If he obtains the desired financing and the transaction proceeds, the succession advisor will have to repay his loan from his personal net income. Let us specify here that the net income of an individual and that of a company are not equivalent. The succession advisor therefore finds himself with a debt service that occupies a much heavier proportion since a greater part of his net income is allocated to it.

All of this taken into account forces one conclusion: many succession advisors will not be able to acquire the blocks of clientele for sale or will have to be content with a fraction of them.

The risk of a breakdown or a gap in customer service is real and, from a public policy point of view, this deserved the attention of the Minister in his last budget. Any measure that will help the next generation by removing artificial obstacles is both necessary and welcome.

The great problem of non-incorporation: inequity

Personal insurance, damage insurance, financial planning, doctors, lawyers, notaries, accountants… the list is long and includes just about everything that Quebec has in terms of professionals, whether they are governed by the Professional Code or not.

Collective savings are forgotten. Almost the village idiot.

We give the incorporation to all the others but not to the collective savings. For no good reason either. We just forgot about it and we make sure we don’t think about restoring equity.

Basically, in our society and our system, what are fairness, competitiveness, the chance to advance on equal terms and that the best triumph thanks to their talent and their work rather than thanks to their advantages?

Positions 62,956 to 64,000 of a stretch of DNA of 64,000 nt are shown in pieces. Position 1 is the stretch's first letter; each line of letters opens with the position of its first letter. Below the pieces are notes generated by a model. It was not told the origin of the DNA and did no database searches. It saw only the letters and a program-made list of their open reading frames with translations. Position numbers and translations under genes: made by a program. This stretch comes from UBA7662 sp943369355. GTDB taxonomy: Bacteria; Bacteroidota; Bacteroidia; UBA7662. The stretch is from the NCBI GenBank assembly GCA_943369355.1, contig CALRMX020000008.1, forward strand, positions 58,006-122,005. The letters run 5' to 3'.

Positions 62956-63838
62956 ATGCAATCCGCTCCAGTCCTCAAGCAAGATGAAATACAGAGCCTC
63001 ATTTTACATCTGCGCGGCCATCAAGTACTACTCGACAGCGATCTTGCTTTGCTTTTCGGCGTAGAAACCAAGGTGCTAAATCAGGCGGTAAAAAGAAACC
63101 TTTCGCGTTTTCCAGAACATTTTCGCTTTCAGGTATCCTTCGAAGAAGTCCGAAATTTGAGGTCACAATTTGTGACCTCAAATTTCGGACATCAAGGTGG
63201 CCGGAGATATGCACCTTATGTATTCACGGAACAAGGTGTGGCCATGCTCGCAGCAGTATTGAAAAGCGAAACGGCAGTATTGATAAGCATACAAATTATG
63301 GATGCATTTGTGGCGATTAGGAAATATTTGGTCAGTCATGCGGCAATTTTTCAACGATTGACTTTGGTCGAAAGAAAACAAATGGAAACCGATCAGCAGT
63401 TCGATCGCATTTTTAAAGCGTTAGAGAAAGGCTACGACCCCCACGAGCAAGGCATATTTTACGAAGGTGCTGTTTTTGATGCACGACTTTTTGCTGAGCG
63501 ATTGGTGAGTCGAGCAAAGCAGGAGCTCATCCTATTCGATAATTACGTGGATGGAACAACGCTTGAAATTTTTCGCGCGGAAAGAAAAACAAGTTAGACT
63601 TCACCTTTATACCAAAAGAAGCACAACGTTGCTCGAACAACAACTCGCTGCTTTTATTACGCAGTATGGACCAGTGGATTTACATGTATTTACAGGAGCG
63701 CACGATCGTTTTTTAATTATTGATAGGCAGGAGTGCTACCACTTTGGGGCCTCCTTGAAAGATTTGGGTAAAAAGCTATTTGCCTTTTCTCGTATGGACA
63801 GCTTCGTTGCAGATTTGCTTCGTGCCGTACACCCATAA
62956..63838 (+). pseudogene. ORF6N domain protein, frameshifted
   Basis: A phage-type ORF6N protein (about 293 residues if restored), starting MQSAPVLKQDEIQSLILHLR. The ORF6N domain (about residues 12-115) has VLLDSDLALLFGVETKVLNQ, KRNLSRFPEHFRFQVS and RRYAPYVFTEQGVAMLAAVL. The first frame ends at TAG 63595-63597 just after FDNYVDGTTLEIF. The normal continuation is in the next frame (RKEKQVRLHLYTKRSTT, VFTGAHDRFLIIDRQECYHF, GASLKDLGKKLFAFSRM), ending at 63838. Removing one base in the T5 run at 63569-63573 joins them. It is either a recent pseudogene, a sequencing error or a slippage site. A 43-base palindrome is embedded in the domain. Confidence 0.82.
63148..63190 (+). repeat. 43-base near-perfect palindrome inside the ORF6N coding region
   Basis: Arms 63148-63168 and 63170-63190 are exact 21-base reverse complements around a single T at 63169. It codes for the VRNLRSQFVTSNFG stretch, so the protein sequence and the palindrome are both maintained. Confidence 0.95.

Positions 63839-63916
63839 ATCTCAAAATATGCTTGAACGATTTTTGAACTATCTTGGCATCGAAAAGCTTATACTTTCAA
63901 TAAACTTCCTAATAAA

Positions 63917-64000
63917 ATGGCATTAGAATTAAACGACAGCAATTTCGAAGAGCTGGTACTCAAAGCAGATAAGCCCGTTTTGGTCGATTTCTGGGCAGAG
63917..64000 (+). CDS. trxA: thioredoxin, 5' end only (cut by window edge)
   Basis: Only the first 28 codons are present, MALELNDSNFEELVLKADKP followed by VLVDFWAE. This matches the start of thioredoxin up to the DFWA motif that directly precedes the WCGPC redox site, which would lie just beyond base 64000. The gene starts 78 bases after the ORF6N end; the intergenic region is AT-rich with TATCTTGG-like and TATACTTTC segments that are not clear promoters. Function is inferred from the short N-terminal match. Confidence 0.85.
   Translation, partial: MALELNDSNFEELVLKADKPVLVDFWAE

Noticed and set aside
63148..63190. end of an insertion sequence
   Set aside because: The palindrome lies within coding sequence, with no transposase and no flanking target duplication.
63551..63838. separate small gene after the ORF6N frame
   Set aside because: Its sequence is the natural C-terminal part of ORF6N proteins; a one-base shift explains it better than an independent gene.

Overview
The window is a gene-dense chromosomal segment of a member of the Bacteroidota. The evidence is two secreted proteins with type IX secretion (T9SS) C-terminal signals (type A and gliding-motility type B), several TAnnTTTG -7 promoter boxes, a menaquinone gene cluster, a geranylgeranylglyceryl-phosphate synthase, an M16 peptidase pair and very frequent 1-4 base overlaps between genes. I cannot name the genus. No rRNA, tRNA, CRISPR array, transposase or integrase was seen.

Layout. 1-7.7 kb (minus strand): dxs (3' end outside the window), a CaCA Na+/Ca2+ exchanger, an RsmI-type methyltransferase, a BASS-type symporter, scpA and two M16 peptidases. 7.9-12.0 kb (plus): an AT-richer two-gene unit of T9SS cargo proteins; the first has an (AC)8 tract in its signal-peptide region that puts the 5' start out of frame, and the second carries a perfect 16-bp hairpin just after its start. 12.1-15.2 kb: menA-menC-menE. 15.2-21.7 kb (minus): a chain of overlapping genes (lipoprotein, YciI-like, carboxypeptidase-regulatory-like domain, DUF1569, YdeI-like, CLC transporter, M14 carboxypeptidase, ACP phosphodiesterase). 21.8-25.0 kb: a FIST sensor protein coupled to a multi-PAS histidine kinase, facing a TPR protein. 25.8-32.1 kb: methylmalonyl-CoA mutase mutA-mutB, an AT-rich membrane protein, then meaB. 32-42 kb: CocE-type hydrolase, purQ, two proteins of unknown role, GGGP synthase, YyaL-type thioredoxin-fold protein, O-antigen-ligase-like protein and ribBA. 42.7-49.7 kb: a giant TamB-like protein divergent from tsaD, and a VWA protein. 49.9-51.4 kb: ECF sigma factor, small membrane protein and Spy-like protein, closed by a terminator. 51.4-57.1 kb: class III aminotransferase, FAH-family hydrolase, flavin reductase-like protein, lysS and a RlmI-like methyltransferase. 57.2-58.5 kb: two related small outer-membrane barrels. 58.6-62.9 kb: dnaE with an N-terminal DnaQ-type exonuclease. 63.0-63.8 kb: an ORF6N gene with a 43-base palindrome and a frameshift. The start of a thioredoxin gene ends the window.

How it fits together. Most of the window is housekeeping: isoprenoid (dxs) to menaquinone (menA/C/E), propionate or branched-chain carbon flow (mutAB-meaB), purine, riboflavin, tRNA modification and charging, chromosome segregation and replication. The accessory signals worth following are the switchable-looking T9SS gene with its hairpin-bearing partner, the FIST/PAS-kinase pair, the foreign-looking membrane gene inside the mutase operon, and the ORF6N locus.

I will wait for the Minister’s response to judge…

The urgent problem: Revenu Québec’s appetite

From a frustrating and unfair situation, we come to an urgent and detrimental situation.

In fact, Revenu Québec has, despite the clarity of the Securities Law and its regulations allowing for the sharing of commissions and despite its own written opinion, of which it is now making an original interpretation, to say the least, undertook to contribute to mutual fund representatives on the basis that income shared with their firms should have been charged personally.

Disputes are in progress and have their chances of success. But in the meantime…

One still wonders where is the legal principle that the Tax Act is incidental to the specific laws of application.

We still wonder, if Revenu Québec’s interpretation is correct, what was the purpose of the amendment to the Securities Law.

Finally, we are still wondering, when honest advisers wanted to play by the rules of the game and are being solidly assessed for tidy sums, what the minister is waiting for to clarify the situation, sound the end of Revenu Québec’s recess and /or allow the incorporation of representatives in collective savings which would finally settle, once and for all, this issue.

In conclusion, the budget was a missed opportunity and the upcoming election year will allow little legislative progress. It will therefore remain to take up the pilgrim’s staff, the pen, the megaphone or any other means to make ourselves heard by the minister and the benefits of settling this once and for all.